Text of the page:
The world map that hangs on the office wall of South Dakota farmer Bob Metz is covered with colorful pins. Each designates a destination to which he has traveled not only as a tourist but as president of the American Soybean Association, a board member of the U.S. Soybean Export Council and a director of the United Soybean Board. Multiple pins cover sites across Europe and Asia, most notably China.
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The ongoing trade war between the U.S. and China is personal for Metz. As a farmer, he's watched soybean prices plummet as China slapped tariffs on America's soybean exports in retaliation to President Donald Trump's tariffs on a host of Chinese products. Representing the soybean industry, he's witnessed firsthand the years of hard work required to build trusted relationships that eventually blossomed into robust markets for U.S. soybeans and other agricultural goods.
Metz fears the escalating trade tensions between the two countries will forever damage U.S. ag exports. "We have always been known as the world's most reliable supplier [of agricultural goods]. I'm afraid that reputation is gone."
Damage to that stellar status will likely add to the financial stress many farmers are experiencing in ag's current down cycle. Exports are the economic engine that drive U.S. agriculture and rural America. China has been our top customer. In 2017, before the tariff dispute began, soybeans were China's No. 1 ag import from the U.S. with a 52% market share; No. 2 in hay; No. 3 in dairy and poultry; No. 4 in processed food, pork and beef; No. 5 in wheat. The American Farm Bureau calculates U.S. agricultural exports to China have fallen from $19.7 billion in 2017 to $9.1 billion last year and were down another $1.3 billion in the first half of 2019.
Meanwhile, tariffs have added to farmers' financial pain because of lower income, lost exports, uncertainty and market volatility. In Nebraska alone, recent analysis by the state's Farm Bureau estimates farmers and ranchers will lose roughly $1 billion in revenues this year for crops and livestock.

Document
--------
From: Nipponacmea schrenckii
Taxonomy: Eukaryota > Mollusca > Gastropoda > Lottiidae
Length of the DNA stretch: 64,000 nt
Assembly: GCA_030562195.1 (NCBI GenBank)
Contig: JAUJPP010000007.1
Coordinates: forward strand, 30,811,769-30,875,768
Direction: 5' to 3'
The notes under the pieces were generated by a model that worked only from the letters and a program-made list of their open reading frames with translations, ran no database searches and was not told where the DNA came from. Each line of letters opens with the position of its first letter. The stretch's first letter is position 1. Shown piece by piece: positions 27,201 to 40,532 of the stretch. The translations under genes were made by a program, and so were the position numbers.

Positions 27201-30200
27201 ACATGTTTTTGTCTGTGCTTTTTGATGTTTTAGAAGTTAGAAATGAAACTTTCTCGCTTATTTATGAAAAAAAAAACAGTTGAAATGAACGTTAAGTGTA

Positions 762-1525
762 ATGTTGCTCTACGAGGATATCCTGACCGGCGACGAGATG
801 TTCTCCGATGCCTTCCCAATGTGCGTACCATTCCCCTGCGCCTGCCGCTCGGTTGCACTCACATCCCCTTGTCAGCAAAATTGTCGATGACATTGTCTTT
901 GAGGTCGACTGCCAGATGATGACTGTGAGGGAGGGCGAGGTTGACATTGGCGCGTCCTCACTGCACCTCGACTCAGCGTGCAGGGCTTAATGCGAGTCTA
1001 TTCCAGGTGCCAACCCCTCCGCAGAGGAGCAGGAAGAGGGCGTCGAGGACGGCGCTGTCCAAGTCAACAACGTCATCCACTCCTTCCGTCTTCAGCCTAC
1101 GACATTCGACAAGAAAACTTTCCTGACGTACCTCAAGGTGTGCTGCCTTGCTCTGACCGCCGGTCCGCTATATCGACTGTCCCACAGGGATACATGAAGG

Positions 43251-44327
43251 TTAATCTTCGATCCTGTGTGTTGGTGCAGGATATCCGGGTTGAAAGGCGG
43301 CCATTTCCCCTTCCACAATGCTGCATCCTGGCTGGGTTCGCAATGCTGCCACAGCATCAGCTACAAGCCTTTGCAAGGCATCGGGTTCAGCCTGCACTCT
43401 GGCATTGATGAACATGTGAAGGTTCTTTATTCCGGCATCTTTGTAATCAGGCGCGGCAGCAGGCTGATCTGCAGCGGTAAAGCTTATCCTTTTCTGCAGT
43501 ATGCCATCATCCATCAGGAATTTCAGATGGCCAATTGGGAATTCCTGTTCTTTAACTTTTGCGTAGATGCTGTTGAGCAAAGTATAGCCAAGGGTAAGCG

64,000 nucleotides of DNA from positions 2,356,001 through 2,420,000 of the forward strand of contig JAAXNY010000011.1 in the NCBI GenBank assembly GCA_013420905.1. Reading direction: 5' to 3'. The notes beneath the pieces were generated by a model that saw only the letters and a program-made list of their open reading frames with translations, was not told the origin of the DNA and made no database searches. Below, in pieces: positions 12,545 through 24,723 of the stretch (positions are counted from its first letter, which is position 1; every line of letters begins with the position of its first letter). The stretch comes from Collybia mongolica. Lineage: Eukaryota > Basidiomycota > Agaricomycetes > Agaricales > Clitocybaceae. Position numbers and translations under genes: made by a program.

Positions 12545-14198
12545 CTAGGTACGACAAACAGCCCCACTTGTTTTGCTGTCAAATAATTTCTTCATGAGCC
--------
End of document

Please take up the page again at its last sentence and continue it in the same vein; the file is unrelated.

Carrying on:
Metz agrees something needed to be done to address long-standing issues on trade, technology and intellectual property with China. His concern is that any eventual outcome of the trade dispute will have long-term implications for future U.S. ag exports not only to China but to other countries, as well. Chinese officials are already looking to lessen the country's dependence on U.S. agricultural products. Other countries--South America in particular--will likely step up to fill some of the gap once supplied by U.S. ag goods. That will make it nearly impossible to rebuild market share to pre-tariff levels.
Others are already warning that the trade dispute will reshape global grain flows. Archer Daniels Midland Co. vice president and chief financial officer Ray Young said recently that "for the longer term, U.S. agriculture will have to be less reliant on China as a destination for soybeans and other agricultural products."
For farmers like Metz, that's a journey he would prefer not to travel.
A True Classic
If not for an 11th-hour phone call from another company, John Harvey likely would have joined the staff of Progressive Farmer. Instead, he accepted a position in marketing communications with DuPont's agrochemicals division. While there, Harvey conceived the idea of a calendar highlighting antique tractors and their owners to promote a new soybean herbicide. It was called the Classic Tractor Calendar. When he left DuPont in the early 1980s, Harvey started his own company, Classic Tractor Fever, using the calendar, as well as a mountain of other merchandise, to celebrate antique tractors and collectors.
A giant in the agriculture community, Harvey was my uncle and the person who encouraged me to study ag journalism. He passed away recently after a brief illness. I will forever be grateful for his guidance throughout my career and the fatherly love he showed me after my own father died.
Write Editor in Chief Gregg Hillyer, 2204 Lakeshore Dr., Suite 415, Birmingham, AL 35209, or email email@example.com.
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